Uncertainty and Judgment Aggregation in Monetary Policy Committees
AbstractMonetary policymakers face considerable uncertainty and have to use judgment. When the monetary policy committee (MPC) has to reach a decision based on different judgments among its members, various judgment aggregation problems may occur. Here, we consider an aggregation problem called the 'discursive dilemma', which is characterized by an inconsistency between the aggregate judgment on the premises for a conclusion and the aggregate judgment on the conclusion itself. If there is a discursive dilemma, the decision will depend on whether the MPC uses a premise-based or a conclusion-based decision procedure. We first show that the discursive dilemma is likely to be relevant for monetary policy decisions. Second, we analyze which decision procedure gives the better results. If there is only additive uncertainty, the two decision procedures are equally good. If there is multiplicative (Brainard) uncertainty, we find that a premise-based procedure gives better monetary policy decisions. Lastly, we discuss implications of our finding for optimal organization of interest rate decisions and for optimal characteristics of MPC members. We find that if the MPC votes directly on the interest rate, and not on the premises, the government should appoint overconfident MPC members, i.e., members who underestimate the true degree of uncertainty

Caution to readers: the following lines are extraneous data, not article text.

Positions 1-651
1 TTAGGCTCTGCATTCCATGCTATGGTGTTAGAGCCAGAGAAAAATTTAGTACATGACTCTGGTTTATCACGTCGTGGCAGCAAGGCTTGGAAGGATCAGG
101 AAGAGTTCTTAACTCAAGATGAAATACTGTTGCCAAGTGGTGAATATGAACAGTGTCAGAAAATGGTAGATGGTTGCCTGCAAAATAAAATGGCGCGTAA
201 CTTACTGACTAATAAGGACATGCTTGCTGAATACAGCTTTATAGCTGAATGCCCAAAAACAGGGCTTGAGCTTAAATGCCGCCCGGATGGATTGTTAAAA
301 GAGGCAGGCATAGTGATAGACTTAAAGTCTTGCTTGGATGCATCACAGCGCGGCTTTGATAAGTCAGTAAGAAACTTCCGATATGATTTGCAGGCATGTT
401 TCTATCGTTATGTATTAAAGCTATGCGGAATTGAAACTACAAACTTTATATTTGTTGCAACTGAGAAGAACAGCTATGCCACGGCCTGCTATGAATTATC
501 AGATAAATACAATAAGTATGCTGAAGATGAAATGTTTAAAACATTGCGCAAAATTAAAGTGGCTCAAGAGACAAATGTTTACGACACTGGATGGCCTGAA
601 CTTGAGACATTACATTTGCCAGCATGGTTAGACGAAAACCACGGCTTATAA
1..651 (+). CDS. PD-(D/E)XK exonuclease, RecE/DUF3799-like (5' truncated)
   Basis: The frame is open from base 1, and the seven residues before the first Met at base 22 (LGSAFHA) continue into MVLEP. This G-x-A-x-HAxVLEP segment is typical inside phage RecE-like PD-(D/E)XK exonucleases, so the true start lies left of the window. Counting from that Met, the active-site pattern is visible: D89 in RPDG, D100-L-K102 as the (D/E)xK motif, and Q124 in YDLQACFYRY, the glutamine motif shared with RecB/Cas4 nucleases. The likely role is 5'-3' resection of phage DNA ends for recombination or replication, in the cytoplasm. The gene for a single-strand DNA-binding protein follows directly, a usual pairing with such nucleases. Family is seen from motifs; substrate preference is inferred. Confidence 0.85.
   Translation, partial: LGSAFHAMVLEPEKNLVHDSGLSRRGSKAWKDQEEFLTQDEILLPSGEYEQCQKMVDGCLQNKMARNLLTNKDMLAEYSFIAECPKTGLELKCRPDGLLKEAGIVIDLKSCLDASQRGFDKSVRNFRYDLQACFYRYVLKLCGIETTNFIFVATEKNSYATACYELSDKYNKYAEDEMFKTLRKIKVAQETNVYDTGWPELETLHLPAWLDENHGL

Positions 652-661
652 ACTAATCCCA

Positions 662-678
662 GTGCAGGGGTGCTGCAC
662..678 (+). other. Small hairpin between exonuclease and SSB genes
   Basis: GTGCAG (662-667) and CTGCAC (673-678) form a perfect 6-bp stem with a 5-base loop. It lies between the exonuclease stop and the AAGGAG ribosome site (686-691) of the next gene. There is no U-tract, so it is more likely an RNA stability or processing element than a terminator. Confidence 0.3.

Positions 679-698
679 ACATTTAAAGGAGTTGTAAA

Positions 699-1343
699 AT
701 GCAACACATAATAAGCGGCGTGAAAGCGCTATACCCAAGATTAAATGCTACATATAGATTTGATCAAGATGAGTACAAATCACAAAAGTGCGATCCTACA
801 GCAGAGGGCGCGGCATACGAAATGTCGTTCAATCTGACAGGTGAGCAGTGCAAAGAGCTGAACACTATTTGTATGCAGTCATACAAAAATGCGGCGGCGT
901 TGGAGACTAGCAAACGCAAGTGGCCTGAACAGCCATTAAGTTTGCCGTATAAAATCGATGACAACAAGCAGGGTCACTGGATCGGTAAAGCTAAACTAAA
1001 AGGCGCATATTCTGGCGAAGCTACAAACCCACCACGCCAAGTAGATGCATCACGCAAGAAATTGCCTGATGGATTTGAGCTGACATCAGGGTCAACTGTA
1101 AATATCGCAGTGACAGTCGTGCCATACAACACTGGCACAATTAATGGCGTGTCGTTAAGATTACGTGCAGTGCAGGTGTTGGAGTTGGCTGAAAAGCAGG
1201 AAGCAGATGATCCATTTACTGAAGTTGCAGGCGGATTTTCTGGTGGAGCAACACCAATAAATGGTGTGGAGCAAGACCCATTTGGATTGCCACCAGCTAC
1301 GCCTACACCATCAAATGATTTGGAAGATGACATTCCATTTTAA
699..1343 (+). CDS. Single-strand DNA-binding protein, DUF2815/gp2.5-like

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Bibliographic InfoPaper provided by Society for Computational Economics in its series Computing in Economics and Finance 2006 with number 353.
Date of creation: 04 Jul 2006
Date of revision:
MPCs; Uncertainty; Judgment aggregation;
Find related papers by JEL classification:
- E52 - Macroeconomics and Monetary Economics - - Monetary Policy, Central Banking, and the Supply of Money and Credit - - - Monetary Policy
- E58 - Macroeconomics and Monetary Economics - - Monetary Policy, Central Banking, and the Supply of Money and Credit - - - Central Banks and Their Policies
- D71 - Microeconomics - - Analysis of Collective Decision-Making - - - Social Choice; Clubs; Committees; Associations
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